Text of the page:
It’s that time of year again – exams are finished, students are anxiously awaiting final results and prepping for convocation. For many who are about to graduate, this brings up the question of “now what?”
For many recent graduates this can be the first look at the unknown.
You’ve spent the past 2-5 years completing an intense diploma or degree program where the path was fully defined: you knew the courses you had to take, you knew the order in which you had to take them, and you successfully completed them.
As graduation approaches, so too does the anxiety of the unknown: how will I put this degree to work? Where will I find a job? What skills and experience do I have? What type of job do I want?
For many recent graduates this can be the first look at the unknown. Until now, many aspects of their lives were pre-planned and a clear path was defined. So, after being thrown into a brand new reality, how can they confront life after graduation? Recent graduates should consider these tips to ease your entry into the working world.
Start by Knowing What You Want in Your Job
Most recent grads have an idea of what they want to do after graduation, and if they’re one of the lucky few, they already have a job opportunity lined up. Many post-secondary institutions encourage co-op programs, which provides students with valuable job experience, networking opportunities, and extended looks into life in industry.
For others, however, they have very limited knowledge about what’s out there, the range of jobs, the range of industries, and the different types of work environments. Knowing what you want doesn’t mean that you know that you want to be a Marketing Manager for Company X, it’s more about knowing what type of work life you thrive in. Are flex hours important to you? Do you need a traditional 9-5 environment? Do you thrive in situations where work instructions are clearly defined? Are you a decision-maker or do you prefer to follow out others’ plans?
Understanding what you want takes time, and you may not know what you want for many years after graduation. For a lot of recent grads, it takes time, experience, and working in situations that don’t match their profiles to really grasp what they want.
Do This Now: Work with your school’s career advisory group. They can provide you with more insight into what the working world is like, what positions or workplace cultures your personality is matched to, and help you define your career goals. There are also several tests that you can take to help understand what types of work environments are most similar to your working behaviours.
Building Your Network
Review your existing contacts, update your LinkedIn profile (more on that later), and start reaching out to people you know. Networking is tried and true; according to some thought leaders, over 20% of new hires found networking to be essential to their job hunt, and networking increases the likelihood of an interview by 5 times.
For some this can be very awkward and uncomfortable, but it’s a very useful skill to have in business and will help you throughout your career. Want to improve your networking efforts? Here’s some sensible tips:
- Start Locally…Very Locally: Start with who you know and what you know – if you have a good relationship with any professors or with a career advisor at your school, start with them. Approach them to talk about career development and openings. Usually these discussions focus on high-level aspects of a career – “I’m interested in learning more about the tech industry” or “Marketing seems like an interesting career path”. The conversation evolves from here, and they may be able to introduce you to more contacts.
- Reach out on LinkedIn: I can’t stress the role LinkedIn plays in job hunting enough. Through LinkedIn, you’ll be able to find the names of people who are in similar roles as those you’re interested in, or work for companies you’re interested in. You’ll also be able to find connections through your network. Reach out to people with a customized message, connect with them, and start a conversation. Having a strong LinkedIn presence also helps improve your visibility for recruiters, interviewers, and hiring managers.
- Set up Informational Interviews: While you’re getting closer to knowing what you want from your job, you can set up informational interviews to learn more people in industry. Once you have a connection with someone you can ask them to meet for coffee to discuss their job. Informational interviews are a great way to strengthen your understanding of an industry or company.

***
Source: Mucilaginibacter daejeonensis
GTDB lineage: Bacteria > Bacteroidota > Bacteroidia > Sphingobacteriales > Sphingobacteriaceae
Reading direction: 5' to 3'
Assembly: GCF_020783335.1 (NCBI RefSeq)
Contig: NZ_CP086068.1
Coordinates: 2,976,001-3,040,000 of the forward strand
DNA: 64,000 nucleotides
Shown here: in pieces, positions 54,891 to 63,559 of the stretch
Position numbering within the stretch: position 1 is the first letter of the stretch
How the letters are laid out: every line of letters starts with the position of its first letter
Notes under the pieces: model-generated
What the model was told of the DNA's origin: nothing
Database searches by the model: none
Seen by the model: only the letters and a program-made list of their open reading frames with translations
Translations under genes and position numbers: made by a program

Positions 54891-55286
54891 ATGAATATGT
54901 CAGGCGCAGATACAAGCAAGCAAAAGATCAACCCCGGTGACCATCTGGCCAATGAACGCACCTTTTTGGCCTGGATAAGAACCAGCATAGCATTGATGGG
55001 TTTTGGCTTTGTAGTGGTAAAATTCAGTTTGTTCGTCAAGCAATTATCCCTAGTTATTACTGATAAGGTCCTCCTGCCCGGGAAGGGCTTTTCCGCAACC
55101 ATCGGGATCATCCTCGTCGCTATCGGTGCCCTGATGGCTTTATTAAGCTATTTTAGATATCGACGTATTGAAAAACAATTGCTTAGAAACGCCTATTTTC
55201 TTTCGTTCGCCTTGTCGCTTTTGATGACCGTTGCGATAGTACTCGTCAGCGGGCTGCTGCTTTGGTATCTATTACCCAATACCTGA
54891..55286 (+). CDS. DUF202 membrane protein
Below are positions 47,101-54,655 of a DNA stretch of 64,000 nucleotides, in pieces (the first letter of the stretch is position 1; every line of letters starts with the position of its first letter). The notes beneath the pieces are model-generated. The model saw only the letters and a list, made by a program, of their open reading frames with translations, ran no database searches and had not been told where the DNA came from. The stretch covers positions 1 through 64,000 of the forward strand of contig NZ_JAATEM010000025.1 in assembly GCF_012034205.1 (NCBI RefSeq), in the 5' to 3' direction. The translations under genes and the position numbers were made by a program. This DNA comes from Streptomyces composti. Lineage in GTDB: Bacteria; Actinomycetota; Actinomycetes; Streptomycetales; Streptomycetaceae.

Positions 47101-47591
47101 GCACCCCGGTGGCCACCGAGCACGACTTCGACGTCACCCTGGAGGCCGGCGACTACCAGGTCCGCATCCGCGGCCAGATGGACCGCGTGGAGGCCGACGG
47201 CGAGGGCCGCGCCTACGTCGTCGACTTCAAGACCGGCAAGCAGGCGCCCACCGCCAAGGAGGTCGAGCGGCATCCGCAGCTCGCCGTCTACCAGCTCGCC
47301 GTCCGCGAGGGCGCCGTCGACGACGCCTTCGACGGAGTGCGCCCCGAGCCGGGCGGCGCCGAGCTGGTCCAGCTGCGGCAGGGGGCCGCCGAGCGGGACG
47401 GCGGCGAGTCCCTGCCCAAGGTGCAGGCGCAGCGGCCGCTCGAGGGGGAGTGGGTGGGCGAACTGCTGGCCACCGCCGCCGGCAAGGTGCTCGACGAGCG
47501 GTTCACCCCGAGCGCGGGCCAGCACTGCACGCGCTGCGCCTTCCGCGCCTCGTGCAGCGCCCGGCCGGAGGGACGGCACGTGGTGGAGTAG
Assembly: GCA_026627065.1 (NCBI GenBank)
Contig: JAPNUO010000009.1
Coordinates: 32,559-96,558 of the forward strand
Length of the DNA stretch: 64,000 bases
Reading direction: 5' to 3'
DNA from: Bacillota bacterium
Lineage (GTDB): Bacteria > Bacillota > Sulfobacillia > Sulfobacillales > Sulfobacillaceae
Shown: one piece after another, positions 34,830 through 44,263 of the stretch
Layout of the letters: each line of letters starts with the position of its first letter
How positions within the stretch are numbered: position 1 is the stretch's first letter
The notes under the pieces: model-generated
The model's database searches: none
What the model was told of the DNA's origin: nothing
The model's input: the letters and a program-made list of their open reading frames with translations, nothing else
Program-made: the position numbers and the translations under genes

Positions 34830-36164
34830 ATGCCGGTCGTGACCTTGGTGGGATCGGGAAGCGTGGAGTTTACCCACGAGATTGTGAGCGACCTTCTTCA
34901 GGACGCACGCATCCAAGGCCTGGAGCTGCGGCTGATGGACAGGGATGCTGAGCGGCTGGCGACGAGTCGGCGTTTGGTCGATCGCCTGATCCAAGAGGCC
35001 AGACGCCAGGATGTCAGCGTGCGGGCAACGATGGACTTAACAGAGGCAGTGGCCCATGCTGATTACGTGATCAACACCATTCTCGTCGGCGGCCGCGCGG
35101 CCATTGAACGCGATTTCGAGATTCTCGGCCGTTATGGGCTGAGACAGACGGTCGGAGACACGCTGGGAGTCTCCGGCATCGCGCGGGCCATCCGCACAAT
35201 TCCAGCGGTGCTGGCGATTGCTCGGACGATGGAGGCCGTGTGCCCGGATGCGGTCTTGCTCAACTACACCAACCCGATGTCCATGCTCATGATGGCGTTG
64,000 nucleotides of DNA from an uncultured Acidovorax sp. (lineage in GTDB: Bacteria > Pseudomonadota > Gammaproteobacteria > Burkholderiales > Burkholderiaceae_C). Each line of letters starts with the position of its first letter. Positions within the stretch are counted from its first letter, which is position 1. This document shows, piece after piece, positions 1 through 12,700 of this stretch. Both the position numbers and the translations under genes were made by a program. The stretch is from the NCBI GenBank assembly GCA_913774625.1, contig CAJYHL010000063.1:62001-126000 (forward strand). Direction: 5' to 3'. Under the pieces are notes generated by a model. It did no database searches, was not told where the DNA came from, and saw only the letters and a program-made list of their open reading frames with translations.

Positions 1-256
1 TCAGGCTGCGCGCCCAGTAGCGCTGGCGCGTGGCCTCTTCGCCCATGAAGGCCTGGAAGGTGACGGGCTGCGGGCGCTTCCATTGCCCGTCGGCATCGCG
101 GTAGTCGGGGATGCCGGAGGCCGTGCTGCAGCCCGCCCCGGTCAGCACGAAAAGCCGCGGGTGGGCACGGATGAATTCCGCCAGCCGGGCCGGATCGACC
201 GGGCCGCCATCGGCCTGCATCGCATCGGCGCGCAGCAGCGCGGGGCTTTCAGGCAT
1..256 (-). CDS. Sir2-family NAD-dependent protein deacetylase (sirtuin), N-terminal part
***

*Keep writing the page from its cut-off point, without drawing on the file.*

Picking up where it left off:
This is also a great way to re-evaluate a company. You may have thought they would be a great fit, they look so good from the outside, but life as an employee there may be very different. Your dream company offers flex hours, free lunches, benefits, and relaxation space, but the company you’re considering requires 50+ hour work weeks with few benefits. Meeting with people at a company you’re interested in can really help you on your path of knowing what you want.
- Reach out to Recruiters: Recruiters, local employment agencies, and head hunters can help. Many people think that this type of service is reserved for mid-career and executive level people, but it can help you start your career as well. They may be able to introduce you directly to hiring managers or keep your résumé handy for when a position in your desired field comes up.
Flawlessly Prepare Your Documentation
When you’re networking and job hunting, many people are going to ask you for a résumé, CV, cover letter, or other documentation that outlines who you are, what you offer, and where you might fit in a company.
Start with Your Résumé
A résumé is your most powerful job hunting document. Having a strong 1-2 page résumé is your opportunity to cut through the clutter of candidates and stand out as a top prospect. There are many different approaches to writing a résumé, and it varies from industry to industry, but here’s some general tips to get you headed in the right direction:
- Objective: Don’t bother with a bland objective statement. It takes up room, and it’s generally unnecessary. Most of what you would put in an objective statement will be included in your cover letter.
- Customize it: Every time you apply for a job you should be making tweaks to your résumé. Each job will have an emphasis on different skills and experiences – you have to make sure your résumé reads appropriately for each position.
- Include All Relevant Experience: Most graduates come into the job market with limited professional experience, but they still have valuable job experience. You need to position your education, co-op placements, volunteer work, committee/student group work, etc. as valuable professional experience. After all, many of the skills you need for a job are obtained as a student.
- Get Feedback: Ask someone in your network to provide you with feedback on the résumé. Many people are involved in hiring and many people in a company will review résumés. If you ask for feedback you can get some tips on how to tailor your résumé for a particular industry or what people might look for.